The phone call with Mom may trigger every childhood pattern you thought you had resolved. The difficult interaction with the boss may increase frustration or disappointment.

Plan ahead and minimize stressful phone calls and interactions during busy weeks, including holidays. Plan something relaxing or rejuvenating afterward, e.g. a walk or time to dig in the garden. Physical activity helps to “use up” the stress related hormones, e.g. epinephrine and norepinephrine, that are dumped during stressful encounters. Work with a counselor, minister, or mentor to resolve underlying issues.

Weather changes and exposure to the elements

In the West we like to think we are impervious to the elements. What could standing in the cold rain have to do with developing a cold? Chinese medicine recognizes the impact of the elements on the body. Colds, for example, are considered an invasion of wind, dampness, cold, or heat. From Chinese understanding, these elements are particularly prone to enter the body through the back of the neck. You can help prevent colds by wearing a scarf, especially during windy weather. Wear a silk or cotton scarf during warm, windy weather and an acrylic or wool scarf in winter. We lose the majority of our heat through the top of the head (darn, Mom was right about that), so wearing a hat is helpful as well.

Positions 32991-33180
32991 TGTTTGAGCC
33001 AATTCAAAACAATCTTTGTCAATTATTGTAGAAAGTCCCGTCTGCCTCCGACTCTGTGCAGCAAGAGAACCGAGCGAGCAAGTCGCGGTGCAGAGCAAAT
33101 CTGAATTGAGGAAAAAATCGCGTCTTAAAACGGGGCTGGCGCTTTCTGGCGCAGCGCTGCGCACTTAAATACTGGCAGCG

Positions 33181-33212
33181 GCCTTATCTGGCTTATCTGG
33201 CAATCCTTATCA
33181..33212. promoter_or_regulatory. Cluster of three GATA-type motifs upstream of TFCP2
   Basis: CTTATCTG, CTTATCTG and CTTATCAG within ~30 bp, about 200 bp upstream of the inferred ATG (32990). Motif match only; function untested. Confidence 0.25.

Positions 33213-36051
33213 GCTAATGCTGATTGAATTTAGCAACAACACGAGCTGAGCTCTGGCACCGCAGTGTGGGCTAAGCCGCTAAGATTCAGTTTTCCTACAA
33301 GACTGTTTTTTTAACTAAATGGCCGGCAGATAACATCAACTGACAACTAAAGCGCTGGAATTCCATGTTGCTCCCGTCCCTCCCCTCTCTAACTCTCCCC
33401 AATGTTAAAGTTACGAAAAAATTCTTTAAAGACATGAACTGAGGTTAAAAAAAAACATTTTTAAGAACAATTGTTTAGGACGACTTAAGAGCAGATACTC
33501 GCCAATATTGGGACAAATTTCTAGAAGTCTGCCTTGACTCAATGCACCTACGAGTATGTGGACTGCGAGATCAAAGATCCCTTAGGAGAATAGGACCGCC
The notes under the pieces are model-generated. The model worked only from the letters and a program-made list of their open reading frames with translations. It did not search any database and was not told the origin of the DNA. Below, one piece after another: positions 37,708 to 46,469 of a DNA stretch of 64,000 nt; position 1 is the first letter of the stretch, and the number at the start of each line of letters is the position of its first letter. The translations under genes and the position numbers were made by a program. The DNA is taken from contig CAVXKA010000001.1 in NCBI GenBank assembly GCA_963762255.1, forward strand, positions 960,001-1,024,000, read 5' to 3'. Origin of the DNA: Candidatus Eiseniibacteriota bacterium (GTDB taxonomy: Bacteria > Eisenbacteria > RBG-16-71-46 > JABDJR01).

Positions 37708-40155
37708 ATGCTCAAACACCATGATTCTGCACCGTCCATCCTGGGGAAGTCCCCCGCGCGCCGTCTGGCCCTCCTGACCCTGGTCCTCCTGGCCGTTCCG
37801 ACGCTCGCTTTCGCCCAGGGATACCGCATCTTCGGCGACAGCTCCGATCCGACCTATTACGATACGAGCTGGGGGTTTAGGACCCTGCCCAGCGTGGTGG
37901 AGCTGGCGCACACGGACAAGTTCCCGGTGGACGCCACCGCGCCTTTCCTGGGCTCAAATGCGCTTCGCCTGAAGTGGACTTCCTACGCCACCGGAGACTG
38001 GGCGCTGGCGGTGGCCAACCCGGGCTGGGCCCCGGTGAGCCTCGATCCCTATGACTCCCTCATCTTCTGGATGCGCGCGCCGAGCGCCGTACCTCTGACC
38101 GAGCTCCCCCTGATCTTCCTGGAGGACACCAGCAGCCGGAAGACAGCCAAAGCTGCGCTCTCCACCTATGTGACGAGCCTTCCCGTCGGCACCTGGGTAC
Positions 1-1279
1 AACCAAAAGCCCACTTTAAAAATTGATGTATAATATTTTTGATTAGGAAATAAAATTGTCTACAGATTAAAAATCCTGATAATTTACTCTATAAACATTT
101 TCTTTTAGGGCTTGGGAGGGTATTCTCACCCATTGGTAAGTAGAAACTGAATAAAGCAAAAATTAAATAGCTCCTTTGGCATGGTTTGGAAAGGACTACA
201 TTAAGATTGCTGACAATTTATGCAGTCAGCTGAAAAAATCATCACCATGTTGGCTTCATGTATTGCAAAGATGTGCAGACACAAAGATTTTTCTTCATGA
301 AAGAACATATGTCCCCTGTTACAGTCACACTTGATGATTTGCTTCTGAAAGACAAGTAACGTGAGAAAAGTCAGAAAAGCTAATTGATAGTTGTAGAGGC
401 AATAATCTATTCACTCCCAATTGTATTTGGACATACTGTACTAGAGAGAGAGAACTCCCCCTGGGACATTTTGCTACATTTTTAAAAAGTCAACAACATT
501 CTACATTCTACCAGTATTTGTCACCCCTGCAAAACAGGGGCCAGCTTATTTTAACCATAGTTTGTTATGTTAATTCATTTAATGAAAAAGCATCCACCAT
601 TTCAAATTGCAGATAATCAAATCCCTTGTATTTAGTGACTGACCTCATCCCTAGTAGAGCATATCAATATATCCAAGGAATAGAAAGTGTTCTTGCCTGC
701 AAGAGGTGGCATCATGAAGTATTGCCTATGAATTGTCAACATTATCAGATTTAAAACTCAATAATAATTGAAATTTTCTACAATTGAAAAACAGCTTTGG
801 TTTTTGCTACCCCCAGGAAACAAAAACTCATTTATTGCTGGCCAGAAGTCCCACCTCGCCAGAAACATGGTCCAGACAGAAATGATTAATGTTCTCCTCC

Dehydration: our respiratory tracts are lined with mucous membrane tissue rich with immuneglobulins to fight bacteria and viruses. When we are dehydrated, the ratio of immune globulins (IgA, IgG, IgM) changes, the immune system is suppressed, and neutrophil activity is decreased.⁸ In essence, the respiratory tract is more vulnerable to invasion by bacteria and viruses. Remember that drinks sweetened with refined sugars decrease immune function. Drink more water, herb teas and diluted 100% fruit juices.

Exposure to viruses and bacteria

Although we are surrounded by bacteria and viruses all the time, the virulence (strength) of the viruses and their sheer number influence whether or not we will become ill. Two sick children are perfect carriers, as are travelers coughing on the plane and a coworker sneezing in the next cubicle. You can minimize these exposures by regularly cleaning commonly used surfaces (e.g. sink handles, doorknobs, light switches, refrigerator door handles, etc.) Using a neti pot can also reduce viral exposure.

Take action